JaKyah Beatty — Program Leader

What’s your name and position with Verto?

I’m JaKyah Beatty and I’m a program leader in Fiji.

What are you most looking forward to this semester?

I am looking forward to getting to know all of the students coming to Fiji this semester and having an opportunity to share and experience the  rich culture that resides on the island. I’ve lived in Fiji before so I am also excited to share some of my favorite local meals (fish with miti and anything in a lovo) and my knowledge of the island. I am also really excited to speak iTaukei (Fijian language) again and help students practice their itaukei as it is a very fun language to learn. Most importantly I am excited to help create a space for students to develop academically, creatively, and personally.

What is your personal connection to Verto’s mission?

For me studying abroad in college was the first time I had the opportunity to leave the country and it opened my eyes to how connected we all are. I believe every student should have an opportunity to learn abroad and see how their classroom topics come to life. I believe that visiting other countries and learning about different cultures is exactly what is needed as globalization in our society continues.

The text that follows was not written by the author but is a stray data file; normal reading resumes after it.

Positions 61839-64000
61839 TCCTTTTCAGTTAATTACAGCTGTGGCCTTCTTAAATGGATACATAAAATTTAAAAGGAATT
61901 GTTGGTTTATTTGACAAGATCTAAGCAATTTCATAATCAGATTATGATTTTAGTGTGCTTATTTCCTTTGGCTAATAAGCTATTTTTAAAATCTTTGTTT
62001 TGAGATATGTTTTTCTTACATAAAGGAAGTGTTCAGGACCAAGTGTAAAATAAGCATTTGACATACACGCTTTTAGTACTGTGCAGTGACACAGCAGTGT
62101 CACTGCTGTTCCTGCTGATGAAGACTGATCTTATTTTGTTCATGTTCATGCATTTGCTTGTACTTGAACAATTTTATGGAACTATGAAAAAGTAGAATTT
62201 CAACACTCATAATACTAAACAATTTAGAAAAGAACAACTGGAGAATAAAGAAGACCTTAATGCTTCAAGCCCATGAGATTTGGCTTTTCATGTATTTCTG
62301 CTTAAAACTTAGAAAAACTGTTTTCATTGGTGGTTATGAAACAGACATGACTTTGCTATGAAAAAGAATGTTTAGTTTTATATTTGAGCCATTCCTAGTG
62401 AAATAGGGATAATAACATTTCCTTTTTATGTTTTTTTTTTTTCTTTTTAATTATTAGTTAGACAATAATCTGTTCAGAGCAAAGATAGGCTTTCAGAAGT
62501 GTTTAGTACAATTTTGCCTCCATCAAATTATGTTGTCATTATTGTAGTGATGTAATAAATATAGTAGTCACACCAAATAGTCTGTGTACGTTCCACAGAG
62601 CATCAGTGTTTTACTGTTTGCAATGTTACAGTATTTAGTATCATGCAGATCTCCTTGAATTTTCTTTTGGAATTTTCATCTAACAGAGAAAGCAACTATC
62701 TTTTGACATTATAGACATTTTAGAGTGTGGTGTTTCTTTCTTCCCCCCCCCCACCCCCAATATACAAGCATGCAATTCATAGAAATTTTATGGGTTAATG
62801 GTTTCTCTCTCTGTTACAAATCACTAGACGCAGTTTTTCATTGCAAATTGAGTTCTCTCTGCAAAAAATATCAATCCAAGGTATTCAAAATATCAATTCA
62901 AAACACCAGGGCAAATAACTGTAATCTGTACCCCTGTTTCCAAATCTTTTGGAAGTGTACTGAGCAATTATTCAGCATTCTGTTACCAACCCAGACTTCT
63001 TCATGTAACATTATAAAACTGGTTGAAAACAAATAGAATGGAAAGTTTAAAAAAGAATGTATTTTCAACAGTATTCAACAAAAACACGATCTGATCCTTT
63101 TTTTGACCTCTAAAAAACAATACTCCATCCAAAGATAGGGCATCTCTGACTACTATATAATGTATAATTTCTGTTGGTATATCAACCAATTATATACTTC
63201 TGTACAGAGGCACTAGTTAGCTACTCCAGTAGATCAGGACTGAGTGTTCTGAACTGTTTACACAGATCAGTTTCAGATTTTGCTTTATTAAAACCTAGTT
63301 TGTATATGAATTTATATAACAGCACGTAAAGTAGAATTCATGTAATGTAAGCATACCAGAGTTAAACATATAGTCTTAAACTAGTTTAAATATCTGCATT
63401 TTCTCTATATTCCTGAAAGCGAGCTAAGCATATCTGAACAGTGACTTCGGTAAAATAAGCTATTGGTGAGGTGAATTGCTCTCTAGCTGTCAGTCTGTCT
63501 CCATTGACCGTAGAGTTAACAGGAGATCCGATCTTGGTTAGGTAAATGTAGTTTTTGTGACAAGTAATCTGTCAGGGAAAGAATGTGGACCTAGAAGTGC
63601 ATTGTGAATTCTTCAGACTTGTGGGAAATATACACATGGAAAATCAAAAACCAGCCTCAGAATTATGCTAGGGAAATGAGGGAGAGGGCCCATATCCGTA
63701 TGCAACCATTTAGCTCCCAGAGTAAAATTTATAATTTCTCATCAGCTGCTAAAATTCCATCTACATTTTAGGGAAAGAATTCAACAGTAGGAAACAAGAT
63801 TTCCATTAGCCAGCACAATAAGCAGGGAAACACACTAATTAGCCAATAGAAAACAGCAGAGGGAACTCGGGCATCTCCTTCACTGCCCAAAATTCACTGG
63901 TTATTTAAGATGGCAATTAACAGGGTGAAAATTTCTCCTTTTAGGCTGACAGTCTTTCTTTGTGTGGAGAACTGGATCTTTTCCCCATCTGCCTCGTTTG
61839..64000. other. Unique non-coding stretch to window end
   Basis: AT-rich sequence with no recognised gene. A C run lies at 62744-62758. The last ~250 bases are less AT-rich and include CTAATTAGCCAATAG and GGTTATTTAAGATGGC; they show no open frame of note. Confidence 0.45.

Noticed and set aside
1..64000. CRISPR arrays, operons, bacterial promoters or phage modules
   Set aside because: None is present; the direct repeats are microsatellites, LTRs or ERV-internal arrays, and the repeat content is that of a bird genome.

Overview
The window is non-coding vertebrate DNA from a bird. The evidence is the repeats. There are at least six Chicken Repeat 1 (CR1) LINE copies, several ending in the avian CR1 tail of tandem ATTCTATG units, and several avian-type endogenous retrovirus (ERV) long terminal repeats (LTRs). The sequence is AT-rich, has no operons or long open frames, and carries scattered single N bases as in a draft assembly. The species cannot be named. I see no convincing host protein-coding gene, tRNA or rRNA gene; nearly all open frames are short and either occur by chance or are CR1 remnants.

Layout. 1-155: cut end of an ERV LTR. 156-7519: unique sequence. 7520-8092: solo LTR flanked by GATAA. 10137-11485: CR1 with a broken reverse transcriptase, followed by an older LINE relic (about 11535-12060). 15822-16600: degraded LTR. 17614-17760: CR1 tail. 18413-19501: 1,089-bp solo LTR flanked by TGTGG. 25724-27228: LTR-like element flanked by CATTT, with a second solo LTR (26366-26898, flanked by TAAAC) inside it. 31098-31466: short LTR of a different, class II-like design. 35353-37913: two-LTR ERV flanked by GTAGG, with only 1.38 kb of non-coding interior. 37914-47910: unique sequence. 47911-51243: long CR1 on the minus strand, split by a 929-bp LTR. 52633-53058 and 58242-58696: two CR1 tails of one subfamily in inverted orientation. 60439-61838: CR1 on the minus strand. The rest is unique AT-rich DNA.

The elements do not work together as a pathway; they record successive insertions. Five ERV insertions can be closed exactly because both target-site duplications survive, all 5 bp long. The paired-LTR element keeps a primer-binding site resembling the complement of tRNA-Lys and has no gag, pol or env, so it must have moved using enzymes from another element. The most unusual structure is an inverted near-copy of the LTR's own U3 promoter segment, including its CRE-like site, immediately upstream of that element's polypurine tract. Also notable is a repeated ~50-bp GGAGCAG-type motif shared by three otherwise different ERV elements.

Have you traveled or lived abroad before? In what capacity?

In college I studied abroad in Italy and India where I studied fashion merchandising and supply chain sustainability. After graduating in 2018 I began working for a women’s empowerment organization in Northern Uganda where I worked with a wonderful group of women who manufactured and sold handmade goods. Most recently from 2019-2020 I served as a Peace Corps Volunteer in Fiji as a Community Youth Empowerment Volunteer in a rural village in Central Fiji. I love traveling and learning about different cultures and I am very excited to share my passion with Verto students!

Fabricio Arguedas — Program Leader

What’s your name and position with Verto?

I’m Fabricio Arguedas and I’m a program leader.

What are you most looking forward to this semester?

Im looking forward to having a good time!

I want us together to create a life changing experience based on respect, kindness, responsibility and fun.

I want to grow as an individual and collaborate to others (students and peers) to reach the best version of themselves.

I want to laugh until it hurts but I also want to be present and united during the challenging moments.